Histopathology.—There is a superficial perivascular, predominantly lymphocytic infiltrate, which extends to the overlying slightly hyperplastic epidermis, where there is mild spongiosis and parakeratosis with a few neutrophils in the cornified layer. Many suprabasal mitoses are present. A periodic-acid Schiff stain failed to show fungal elements.

Diagnosis.— Cushing syndrome secondary to topical glucocorticoids.


Cushing syndrome [1] is categorized as adrenocorticotropin hormone (ACTH) dependent or ACTH independent (Table 1) [2]. The most common symptom of Cushing syndrome is weight gain, which is usually manifested by central obesity. Muscle weakness, bruising, hypertension, facial rounding, and plethora eventually occur (Table 2) [2]. Because high glucocorticoid concentrations interfere with growth, children may exhibit higher than normal weights with stunted linear growth. (3)

Table 1: Classification of Cushing Syndrome[2]
ACTH dependent
  • Cushing disease
  • Ectopic ACTH syndrome
  • Ectopic CRH syndrome
ACTH independent
  • Iatrogenic Adrenal adenoma
  • Micronodular hyperplasia
  • Macronodular hyperplasia

If iatrogenic causes are not apparent, initial evaluation of excessive glucocorticoid production is usually accomplished with a 24-hour urine collection for urinary free cortisol or a dexamethasone suppression test. A late-afternoon plasma ACTH level will determine whether the pathologic state is ACTH dependent (elevated levels) or ACTH independent (depressed levels). Computed tomographic scanning and magnetic resonance imaging aid in localizing pituitary, adrenal, or other masses [1].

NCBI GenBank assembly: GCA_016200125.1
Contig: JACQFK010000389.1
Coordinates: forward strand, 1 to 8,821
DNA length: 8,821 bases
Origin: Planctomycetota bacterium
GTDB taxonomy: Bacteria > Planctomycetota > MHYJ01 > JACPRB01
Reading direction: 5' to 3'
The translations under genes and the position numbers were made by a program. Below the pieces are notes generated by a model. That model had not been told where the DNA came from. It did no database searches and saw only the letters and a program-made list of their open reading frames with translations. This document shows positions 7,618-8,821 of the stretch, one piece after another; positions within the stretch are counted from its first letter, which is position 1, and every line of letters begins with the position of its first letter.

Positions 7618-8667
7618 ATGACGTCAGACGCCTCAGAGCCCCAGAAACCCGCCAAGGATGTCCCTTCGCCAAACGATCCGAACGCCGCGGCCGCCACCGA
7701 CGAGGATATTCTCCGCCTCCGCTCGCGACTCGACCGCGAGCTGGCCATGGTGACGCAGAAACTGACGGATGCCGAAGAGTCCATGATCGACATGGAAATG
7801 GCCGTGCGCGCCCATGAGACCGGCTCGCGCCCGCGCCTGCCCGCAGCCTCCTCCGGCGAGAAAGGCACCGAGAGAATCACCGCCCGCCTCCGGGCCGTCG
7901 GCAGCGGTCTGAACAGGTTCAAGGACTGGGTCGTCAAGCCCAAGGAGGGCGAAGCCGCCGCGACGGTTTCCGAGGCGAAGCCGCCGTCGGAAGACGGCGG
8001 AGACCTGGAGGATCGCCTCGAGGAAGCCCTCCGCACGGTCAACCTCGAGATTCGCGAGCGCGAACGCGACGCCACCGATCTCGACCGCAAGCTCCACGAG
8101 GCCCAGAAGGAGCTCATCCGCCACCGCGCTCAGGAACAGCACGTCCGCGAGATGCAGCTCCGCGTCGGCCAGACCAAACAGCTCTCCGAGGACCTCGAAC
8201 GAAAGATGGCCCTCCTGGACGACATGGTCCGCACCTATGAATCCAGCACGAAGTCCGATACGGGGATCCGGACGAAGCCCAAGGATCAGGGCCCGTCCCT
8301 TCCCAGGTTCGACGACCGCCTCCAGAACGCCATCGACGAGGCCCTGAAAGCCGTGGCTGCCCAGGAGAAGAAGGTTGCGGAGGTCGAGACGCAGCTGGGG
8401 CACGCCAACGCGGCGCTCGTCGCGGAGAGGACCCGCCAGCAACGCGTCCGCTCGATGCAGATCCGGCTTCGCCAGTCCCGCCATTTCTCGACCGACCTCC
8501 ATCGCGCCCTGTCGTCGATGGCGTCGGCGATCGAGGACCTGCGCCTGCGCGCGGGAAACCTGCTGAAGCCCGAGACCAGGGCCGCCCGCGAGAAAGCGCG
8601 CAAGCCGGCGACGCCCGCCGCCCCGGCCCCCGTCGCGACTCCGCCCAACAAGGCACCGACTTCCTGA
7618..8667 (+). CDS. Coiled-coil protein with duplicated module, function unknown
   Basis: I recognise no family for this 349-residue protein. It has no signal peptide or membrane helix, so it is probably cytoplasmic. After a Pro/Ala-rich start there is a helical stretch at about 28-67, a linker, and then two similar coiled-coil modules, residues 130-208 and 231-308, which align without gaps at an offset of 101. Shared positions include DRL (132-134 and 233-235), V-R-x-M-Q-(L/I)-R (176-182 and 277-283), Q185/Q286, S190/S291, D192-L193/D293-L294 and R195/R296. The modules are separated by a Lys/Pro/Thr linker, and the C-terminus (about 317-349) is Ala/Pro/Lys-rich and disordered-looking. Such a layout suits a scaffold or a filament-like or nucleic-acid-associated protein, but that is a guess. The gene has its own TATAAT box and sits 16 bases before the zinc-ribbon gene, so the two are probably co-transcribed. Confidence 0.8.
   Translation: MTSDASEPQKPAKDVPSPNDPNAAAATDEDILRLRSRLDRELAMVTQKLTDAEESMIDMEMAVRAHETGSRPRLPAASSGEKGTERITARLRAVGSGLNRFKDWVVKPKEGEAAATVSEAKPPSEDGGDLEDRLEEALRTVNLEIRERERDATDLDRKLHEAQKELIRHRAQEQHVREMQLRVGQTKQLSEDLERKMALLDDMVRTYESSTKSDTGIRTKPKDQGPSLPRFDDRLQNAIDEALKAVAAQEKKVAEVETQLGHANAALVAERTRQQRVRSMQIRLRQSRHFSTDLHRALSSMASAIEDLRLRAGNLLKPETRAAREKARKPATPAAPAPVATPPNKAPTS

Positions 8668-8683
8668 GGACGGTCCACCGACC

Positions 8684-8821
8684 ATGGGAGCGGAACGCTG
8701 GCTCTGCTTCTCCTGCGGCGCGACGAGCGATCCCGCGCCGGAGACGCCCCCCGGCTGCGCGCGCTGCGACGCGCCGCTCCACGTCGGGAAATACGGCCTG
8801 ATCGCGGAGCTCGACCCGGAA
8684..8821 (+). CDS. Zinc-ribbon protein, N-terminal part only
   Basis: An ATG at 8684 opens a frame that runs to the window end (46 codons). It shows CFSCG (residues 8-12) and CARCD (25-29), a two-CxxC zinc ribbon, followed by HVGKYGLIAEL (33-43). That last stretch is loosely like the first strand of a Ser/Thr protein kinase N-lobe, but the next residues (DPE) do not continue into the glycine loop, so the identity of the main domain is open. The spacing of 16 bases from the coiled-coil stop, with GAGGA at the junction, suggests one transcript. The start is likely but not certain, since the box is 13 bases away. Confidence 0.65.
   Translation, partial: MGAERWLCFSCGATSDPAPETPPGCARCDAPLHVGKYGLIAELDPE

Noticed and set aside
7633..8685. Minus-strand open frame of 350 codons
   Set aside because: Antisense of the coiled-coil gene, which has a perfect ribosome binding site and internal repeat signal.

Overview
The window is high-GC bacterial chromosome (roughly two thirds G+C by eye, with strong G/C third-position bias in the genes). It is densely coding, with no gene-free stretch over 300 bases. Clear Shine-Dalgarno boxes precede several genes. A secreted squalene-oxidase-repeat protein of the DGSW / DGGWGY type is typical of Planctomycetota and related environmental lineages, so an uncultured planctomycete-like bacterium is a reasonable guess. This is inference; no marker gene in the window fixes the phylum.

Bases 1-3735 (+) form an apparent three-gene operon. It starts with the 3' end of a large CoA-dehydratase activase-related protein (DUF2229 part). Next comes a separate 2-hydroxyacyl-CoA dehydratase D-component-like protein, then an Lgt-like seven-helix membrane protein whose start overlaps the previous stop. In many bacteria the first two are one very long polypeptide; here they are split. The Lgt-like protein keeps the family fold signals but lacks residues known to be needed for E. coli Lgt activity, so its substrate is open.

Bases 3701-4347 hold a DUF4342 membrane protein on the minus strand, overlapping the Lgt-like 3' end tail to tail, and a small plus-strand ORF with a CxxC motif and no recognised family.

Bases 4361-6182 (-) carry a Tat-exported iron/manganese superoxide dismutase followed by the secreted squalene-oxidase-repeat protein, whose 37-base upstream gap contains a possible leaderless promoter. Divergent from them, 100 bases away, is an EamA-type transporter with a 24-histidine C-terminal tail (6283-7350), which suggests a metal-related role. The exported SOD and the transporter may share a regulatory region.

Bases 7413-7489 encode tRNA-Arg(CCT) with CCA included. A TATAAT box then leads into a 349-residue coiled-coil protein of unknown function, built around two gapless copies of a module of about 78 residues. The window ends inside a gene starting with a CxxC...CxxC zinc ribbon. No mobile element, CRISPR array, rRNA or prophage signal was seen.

Table 2: Clinical Features of Cushing Syndrome[2]
  • Sudden weight gain
  • Central obesity
  • Hypertension
  • Facial plethora
  • Proximal muscle weakness
  • Glucose intolerance or diabetes mellitus
  • Decreased libido or impotence
  • Depression or psychosis
  • Osteopenia or osteoporosis
  • Easy bruising
  • Hyperlipidemia
  • Menstrual disorders
  • Violaceous striae
  • Recent opportunistic or bacterial infections
  • Acne
  • Hirsutism

Cushing syndrome is most commonly caused by the therapeutic administration of exogenous systemic glucocorticoids. However, there have been a few reports, mostly in children, of iatrogenic Cushing syndrome caused by potent topical corticosteroids [3]. In such cases, further exposure to exogenous glucocorticoids should be limited or avoided entirely. Oral glucocorticoid supplementation may be required, however, for several months until hypothalamic-pituitary-adrenal function recovers, with possibly increased dosage requirements during periods of stress and illness. Patients should wear appropriate medical alert labels [2]. It has been suggested that systemic adverse reactions caused by potent topical glucocorticoids could be avoided by restricting usage to 50 g per week in adults and 15 g per week in children [3].


1. Boscaro M, et al. Cushing's syndrome. Lancet 2001;357:783.

2. Kirk LF Jr, et al. Cushing's disease: Clinical manifestations and diagnostic evaluation. Am Fam Physician 2000;62:1119.

3. Ohnishi T, et al. Erythrodermic psoriasis associated with hyperuricemia and iatrogenic Cushing's syndrome due to topical corticosteroid therapy. Int J Dermatol 1996;35-379.

© 2003 Dermatology Online Journal